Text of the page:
NU Online News Service, Nov. 8, 10:26 a.m. EST
NATIONAL HARBOR, Md.—The outline of a compromise over the uniform mechanism that will be used to implement the surplus lines and reinsurance modernization law, emerged at the National Association of Insurance Commissioner’s fall meeting here.
The insurance industry and regulators seem to be nearing an agreement on the use of a compromise surplus lines premium tax allocation formula developed by Kentucky — the concept supported by industry.
They are wrestling with creating the most efficient way to implement the Nonadmitted and Reinsurance Reform Act (NRRA), a part of the 2010 Dodd-Frank Act. The law became effective July 21.
The law states the insured's home state will be the only state with jurisdiction over multistate surplus lines transactions, and the only state that can require a tax be paid by the broker.
The devil has been the inability to get the states to coalesce around creation of a single system to establish a simple and uniform method that would disburse premiums owed to states where the actual risk exists.
In further pursuit of the compromise, Brady Kelley, the new executive director of the National Association of Professional Surplus Lines Offices, will travel to Alaska on Nov. 8 to talk with Linda Hall, the state’s insurance commissioner.
“As part of the industry’s efforts in the implementation of uniform tax allocation approaches, which includes adoption of the Kentucky compromise, NAPSLO and Council of Insurance Agent and Broker representatives will be meeting with Alaska Insurance Director Linda Hall this week,” Kelley said in a statement.
He said Hall has been deeply involved in the surplus lines tax allocation issue.
Even if state officials and the industry agreed on the ground rules for a uniform interstate compact, it would not deal with the fact that several large states (California and Texas, for example) have either passed legislation or adopted regulations that do not permit the sharing of surplus lines taxes they collect as the state of domicile with the state where the risk is located, industry officials acknowledged.
Meanwhile, states that have adopted the Nonadmitted Insurance Multistate Agreement (NIMA) have postponed implementation until Jan. 1 because the clearinghouse that would collect and distribute premiums on their behalf is not yet functional.
The NIMA member states decided in a closed-door meeting Nov. 4 to take steps to incorporate NIMA as a means of limiting the liability of states involved in the system, which is led by regulators in Florida and Mississippi.
NIMA is the compact NAIC officials are supporting and addresses only the collection and allocation of surplus lines taxes. The National Conference of Insurance Legislators (NCOIL) supports the Surplus Lines Multistate Compliance Compact (SLIMPACT), which would do more to bring uniformity to surplus lines regulation in general, according to NAPSLO.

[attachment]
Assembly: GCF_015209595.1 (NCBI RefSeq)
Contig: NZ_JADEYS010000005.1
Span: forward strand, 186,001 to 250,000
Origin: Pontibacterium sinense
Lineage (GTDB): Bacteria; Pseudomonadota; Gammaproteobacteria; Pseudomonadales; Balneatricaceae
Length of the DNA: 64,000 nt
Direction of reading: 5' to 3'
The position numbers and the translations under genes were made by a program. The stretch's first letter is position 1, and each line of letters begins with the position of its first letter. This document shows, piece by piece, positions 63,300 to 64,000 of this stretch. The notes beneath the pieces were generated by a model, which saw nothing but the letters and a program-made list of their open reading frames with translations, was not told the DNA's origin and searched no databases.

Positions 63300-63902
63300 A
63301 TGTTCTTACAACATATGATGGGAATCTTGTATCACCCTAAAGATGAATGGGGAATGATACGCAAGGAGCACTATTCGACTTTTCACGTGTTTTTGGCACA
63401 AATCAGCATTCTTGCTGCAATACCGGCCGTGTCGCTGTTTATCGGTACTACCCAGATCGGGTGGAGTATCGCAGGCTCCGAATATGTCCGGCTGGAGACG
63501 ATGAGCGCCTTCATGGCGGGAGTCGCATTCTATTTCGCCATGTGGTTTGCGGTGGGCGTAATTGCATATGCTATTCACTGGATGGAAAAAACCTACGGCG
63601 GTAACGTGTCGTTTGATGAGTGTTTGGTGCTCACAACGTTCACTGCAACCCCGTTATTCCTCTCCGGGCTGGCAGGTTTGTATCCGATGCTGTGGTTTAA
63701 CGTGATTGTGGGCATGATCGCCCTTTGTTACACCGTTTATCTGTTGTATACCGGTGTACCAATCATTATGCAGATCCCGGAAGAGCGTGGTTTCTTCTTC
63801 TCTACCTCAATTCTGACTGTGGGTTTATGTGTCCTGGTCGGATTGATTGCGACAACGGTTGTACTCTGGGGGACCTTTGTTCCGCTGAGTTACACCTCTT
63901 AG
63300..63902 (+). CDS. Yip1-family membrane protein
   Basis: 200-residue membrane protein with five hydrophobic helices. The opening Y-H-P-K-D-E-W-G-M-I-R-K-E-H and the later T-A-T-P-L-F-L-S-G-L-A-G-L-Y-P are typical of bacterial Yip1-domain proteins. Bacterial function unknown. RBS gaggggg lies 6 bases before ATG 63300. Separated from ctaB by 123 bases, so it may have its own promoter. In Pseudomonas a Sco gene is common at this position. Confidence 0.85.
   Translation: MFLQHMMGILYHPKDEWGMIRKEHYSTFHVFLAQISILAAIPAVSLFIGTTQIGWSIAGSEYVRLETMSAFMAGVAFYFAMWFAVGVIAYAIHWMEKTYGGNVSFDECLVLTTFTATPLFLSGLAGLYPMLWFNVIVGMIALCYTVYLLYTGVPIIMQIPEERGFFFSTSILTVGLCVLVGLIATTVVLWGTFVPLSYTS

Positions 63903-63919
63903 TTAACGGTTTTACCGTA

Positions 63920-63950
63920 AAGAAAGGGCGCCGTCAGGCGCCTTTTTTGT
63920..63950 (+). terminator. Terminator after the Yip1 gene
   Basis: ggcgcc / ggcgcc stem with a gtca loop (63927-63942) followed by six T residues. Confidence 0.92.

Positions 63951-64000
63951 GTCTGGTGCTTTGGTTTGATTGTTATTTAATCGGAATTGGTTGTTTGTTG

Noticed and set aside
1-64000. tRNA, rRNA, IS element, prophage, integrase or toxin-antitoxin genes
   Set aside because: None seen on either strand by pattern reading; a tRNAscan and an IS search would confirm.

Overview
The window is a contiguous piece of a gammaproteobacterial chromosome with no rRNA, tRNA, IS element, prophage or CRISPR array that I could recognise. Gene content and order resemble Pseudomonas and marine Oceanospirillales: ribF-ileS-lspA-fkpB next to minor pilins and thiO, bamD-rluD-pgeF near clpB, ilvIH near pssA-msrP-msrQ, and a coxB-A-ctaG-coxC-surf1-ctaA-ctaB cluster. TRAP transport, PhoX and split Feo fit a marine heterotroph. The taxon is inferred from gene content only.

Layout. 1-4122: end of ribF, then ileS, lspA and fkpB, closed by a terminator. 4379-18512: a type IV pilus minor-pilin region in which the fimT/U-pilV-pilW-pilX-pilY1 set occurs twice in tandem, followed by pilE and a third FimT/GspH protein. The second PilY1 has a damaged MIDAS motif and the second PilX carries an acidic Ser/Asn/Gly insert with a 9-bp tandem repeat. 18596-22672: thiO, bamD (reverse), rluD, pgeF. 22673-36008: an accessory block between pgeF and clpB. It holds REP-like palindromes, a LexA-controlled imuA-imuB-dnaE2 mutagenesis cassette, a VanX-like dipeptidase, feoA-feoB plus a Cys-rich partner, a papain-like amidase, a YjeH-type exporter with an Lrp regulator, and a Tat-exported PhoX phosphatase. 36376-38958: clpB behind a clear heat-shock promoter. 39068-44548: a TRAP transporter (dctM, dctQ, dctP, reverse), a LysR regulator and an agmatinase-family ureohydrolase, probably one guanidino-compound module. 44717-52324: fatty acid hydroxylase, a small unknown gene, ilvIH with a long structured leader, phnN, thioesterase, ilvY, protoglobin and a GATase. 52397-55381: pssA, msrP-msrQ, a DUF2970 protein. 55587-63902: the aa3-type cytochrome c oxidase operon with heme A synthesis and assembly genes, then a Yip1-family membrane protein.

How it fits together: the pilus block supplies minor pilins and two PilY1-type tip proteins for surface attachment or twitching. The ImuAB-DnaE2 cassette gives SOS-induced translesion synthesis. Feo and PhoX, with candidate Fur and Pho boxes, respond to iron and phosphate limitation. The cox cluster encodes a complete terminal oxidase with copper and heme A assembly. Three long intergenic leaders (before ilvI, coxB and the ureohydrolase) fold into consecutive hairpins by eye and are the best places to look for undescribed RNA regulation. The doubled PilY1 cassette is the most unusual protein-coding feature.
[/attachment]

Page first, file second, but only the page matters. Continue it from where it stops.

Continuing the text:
Industry officials are concerned that the allocation formula used by NIMA states does little to simplify the allocation process.
They support the Kentucky allocation system, which allows brokers to continue to operate under a basically unchanged allocation system.
David Kodama, senior director of research and policy analysis for the Property Casualty Insurers Association of America, said the compromise, if it is approved, would replace NIMA's forced requirement to allocate all multistate lines of coverage—even in cases where the existing rating and underwriting process does not provide for such allocation (for example, for casualty premiums).
Kodama said PCI sees the compromise as a way to get NIMA and SLIMPACT on the same page regarding premium-tax allocation, and a “step towards a more comprehensive and compliant response to the regulatory modernization effort underlying the NRRA.”
Nicole Allen, senior vice president of strategic resources, said The Council is encouraged by the NIMA states’ discussion of the Kentucky compromise, and would strongly urge them to find common ground with the SLIMPACT states on an allocation formula.
“While we are not advocating that states join either agreement, we do want to see that the intent of the NRRA—a streamlined regulatory process for surplus lines—is realized,” Allen said in a statement.
She explained that the Kentucky compromise would require allocation of premium taxes for general liability and medical malpractice policies when they are rated on a state- or location-specific basis.
“We support this allocation formula because we believe that is strikes a fair balance on the allocation of taxes for these coverages, as it uses information that is collected as a part of the underwriting process and does not impose additional data collection responsibilities upon surplus lines brokers,” Allen continued.